Conflicts Over Land & Water in Africa: Cameroon, Ghana, Burkina Faso, West Africa, Sudan, South Africa, Zimbabwe, Kenya, Tanzania (Paperback)
This is an examination of the broader context for the re-emergence of land reform and resource conflicts in Africa. Efforts to change the race based systems of land ownership and land tenure in Namibia, South Africa, and Zimbabwe have pushed land issues to the forefront of social and economic discourses in Africa. This collection examines the broader context for the re-emergence of land reform and resource conflicts.
The case studies examine the links between identity maintenance, tenurial changes, state intervention, and forms and modes of conflict. The authors emphasize the need for a deeper understanding of local histories, cultures, and motivations if efforts to attain a more just distribution of resources are to succeed. The book contributes to a field that has been developing rapidly in the decade since the publication of Melissa Leach and Robin Mearns' collection The Lie of the Land and Mahmood Mamdani's Citizen and Subject. Those two books started a wide ranging discussion of the political reasons for failed development in Africa, as well as the environmental and natural resource dimensions of that failure.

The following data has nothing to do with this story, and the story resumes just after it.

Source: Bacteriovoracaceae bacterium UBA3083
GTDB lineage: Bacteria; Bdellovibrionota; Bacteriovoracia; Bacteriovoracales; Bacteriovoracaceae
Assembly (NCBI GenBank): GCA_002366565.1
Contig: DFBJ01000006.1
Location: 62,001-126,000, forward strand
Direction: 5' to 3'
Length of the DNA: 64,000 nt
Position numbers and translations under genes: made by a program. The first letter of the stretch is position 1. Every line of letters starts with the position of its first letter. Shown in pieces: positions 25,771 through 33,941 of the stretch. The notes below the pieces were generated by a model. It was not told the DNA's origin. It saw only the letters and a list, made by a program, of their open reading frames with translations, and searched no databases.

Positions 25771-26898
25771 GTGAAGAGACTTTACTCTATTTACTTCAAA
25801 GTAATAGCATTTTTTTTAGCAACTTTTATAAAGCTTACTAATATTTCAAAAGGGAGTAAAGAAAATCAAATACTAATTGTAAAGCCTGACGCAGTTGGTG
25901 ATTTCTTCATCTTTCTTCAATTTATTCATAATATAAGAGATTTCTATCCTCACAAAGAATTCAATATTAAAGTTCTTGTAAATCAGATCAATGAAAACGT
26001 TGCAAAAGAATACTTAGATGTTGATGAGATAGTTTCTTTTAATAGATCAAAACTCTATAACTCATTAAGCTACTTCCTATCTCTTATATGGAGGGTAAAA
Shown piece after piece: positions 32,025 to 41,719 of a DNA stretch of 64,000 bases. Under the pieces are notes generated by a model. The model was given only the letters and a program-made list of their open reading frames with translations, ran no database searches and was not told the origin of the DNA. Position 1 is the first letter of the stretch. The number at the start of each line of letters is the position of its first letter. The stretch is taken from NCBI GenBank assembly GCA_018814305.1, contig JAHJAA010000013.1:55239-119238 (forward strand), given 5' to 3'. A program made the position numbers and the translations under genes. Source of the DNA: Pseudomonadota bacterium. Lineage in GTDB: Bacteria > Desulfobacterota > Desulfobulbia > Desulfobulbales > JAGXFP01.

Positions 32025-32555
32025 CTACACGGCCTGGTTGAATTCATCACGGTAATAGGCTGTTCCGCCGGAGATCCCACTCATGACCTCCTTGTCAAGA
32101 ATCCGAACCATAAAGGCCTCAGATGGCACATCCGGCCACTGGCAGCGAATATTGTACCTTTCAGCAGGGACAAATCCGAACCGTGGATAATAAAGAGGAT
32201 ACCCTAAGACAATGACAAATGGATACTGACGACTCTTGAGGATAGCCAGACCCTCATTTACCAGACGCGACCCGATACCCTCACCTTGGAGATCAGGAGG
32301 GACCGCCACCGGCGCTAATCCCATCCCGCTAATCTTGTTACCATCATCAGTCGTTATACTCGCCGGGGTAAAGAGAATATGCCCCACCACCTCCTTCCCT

Bill Derman is Professor of Anthropology and African Studies at Michigan State University, Professor II at the Department of International Environment and Development Studies (Noragric), and Bill Derman, and has been carrying out research in Zimbabwe since 1987 after a long period of research in West Africa.
Rie Odgaard is Senior Researcher and Anthropologist at the Danish Institute for International Studies in Copenhagen.
Espen Sjaastad is Associate Professor at the Department of International Environment and Development Studies (Noragric).